December 17, 2004
Response To Michael Kinsley.
Michael Kinsley has asked Andrew Sullivan for help on the matter of Social Security (part) privatisation (Found this at Tom Maguire’s place ). Leave aside for a moment his specific set of reasons why it cannot work (click through to see them).
Think instead about what is actually being proposed. That some portion of current payroll taxes be sent, not into the Social Security system to pay current benefits, but instead be sent to private retirement accounts. Very simply, that is what is being suggested, is it not?
Rather than get involved in long and learned (or not of course, dependent upon the commentator) discussions of whether this could, in theory or in practice, work or help in any way whatsoever, why not look around the world for somewhere where this was in fact done, then see what the result was?
It was done in 1987 in the UK under the sainted Maggie. Contrary to what Paul Krugman states in this morning’s NY Times it was not a privatisation, it was a part privatisation of exactly the type being mooted in the US. Yes, there are problems with pensions in the UK but they have not been caused by this change (see the other piece for more details).
What was the effect? According to the Treasury, in evidence to a House of Commons select committee:
The report's main findings were that:
— the vast majority of people (between 96 per cent and 99 per cent) stood to gain from opting out of SERPS;
— where prospective losses arose, losses per case were small, averaging between £33 and £78 a year in reduced pension rights;
— fixed charges were a major factor in most of the cases where loss was expected, as they slowly erode small or closed policies.
This is why the Treasury's evidence was that most people stand to gain from opting out of SERPS into a personal pension.
QED. It works.
As Mr. Kinsley now runs the editorial pages at the Los Angeles Times, do you think I should ask him for a job? After all, empirical evidence is so much more satisfying than theorising, is it not?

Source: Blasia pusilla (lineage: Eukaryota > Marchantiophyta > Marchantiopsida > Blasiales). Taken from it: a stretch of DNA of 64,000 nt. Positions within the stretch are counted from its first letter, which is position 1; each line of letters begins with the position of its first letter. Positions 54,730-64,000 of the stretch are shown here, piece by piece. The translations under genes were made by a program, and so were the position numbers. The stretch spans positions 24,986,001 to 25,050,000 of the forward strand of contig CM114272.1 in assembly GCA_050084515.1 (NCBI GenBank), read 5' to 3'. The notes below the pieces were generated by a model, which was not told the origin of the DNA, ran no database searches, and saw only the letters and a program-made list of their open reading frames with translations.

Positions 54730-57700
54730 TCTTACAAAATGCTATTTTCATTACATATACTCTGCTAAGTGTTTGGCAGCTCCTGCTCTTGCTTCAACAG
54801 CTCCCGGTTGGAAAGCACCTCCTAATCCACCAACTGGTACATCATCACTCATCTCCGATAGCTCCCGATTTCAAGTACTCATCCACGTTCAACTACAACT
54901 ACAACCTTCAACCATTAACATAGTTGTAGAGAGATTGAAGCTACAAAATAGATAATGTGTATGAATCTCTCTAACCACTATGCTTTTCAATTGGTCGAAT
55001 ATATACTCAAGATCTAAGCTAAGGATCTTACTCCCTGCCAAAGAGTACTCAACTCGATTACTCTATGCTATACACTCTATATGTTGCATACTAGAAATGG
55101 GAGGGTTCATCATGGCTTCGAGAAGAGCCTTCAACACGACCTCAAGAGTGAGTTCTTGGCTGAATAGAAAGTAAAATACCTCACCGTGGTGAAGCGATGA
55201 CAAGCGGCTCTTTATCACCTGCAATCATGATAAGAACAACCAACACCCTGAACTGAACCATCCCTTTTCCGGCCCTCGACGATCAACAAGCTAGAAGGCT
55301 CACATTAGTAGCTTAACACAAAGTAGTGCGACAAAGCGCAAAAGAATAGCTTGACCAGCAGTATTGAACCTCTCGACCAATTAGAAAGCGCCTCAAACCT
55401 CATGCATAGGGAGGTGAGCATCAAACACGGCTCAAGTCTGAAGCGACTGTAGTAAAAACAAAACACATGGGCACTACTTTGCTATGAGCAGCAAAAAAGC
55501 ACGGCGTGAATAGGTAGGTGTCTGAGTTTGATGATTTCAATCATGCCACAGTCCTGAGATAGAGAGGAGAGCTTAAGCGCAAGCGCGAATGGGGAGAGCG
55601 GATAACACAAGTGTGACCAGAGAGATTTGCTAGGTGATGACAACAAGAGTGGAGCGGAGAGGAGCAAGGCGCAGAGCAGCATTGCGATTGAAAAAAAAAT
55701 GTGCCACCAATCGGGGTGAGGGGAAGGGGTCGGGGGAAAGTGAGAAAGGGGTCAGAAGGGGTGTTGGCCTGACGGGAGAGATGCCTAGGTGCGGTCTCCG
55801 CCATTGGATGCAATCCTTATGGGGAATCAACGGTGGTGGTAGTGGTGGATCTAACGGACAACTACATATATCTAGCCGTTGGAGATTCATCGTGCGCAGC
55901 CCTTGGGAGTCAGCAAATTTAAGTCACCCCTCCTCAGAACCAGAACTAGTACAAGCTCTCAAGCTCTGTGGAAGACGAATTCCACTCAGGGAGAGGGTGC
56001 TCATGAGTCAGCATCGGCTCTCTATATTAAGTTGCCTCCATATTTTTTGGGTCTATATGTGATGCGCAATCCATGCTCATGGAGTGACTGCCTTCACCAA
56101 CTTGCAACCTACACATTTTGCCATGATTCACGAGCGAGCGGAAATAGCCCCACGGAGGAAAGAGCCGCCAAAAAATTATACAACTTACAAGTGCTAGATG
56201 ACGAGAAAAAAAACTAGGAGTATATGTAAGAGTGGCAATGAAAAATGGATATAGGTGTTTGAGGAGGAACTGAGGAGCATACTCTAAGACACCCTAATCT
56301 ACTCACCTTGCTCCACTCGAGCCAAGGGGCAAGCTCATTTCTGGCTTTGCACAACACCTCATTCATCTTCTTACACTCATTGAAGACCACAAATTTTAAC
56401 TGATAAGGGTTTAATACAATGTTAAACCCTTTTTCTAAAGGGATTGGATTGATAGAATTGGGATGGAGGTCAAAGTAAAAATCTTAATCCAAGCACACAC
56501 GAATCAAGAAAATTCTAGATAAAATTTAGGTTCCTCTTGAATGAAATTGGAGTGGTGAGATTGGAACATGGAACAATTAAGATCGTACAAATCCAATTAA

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Tracked on Dec 17, 2004 2:23:40 PM
» Another answer on Social Security from BoiFromTroy
When faced with a choice between theorizing and empirical evidence, I tend to side with the empirical evidence. In response to Michael Kinsley's theorizing to reach his conclusion that Social Security shall not be changed, Tim Worstall looks at what... [Read More]
Tracked on Dec 17, 2004 4:00:19 PM
» When In Doubt Mislead, Mislead, Mislead from Deinonychus antirrhopus
Kevin is still blogging about what he percieves as a non-problem, Social Security. And as is typical Kevin is badly misleading his readers. First up is a technical issue. The inflation rate that most of us are familiar with is the Consumer Price Index,... [Read More]
Tracked on Dec 17, 2004 6:23:53 PM
Tracked on Dec 17, 2004 10:11:13 PM
There are lots of things that are done in other countries that people insist couldn't work here. Just take the issue of gun rights. In Japan, few have guns and they have a lower crime rate. In Switzerland, everybody has guns (and military ones to boot) and they have a very low crime rate. That's not to say that one or the other model is better, but you can't do both simultaneously.
It's insufficient to point out cases where partial privatization has worked. You have to further demonstrate that the important bits of their society relevant to the issue at hand are the same as or similar enough to here that you can borrow internationally.
Tim adds: fair enough point. Having lived in both places I would argue that the UK and US are indeed similar enough for such borrowing to be valid, but am, of course, willing to admit I might be wrong. When I wrote it up more formally for possible publication I did end with "Has worked elsewhere, might work in the US".
Posted by: TM Lutas | Dec 17, 2004 6:04:02 PM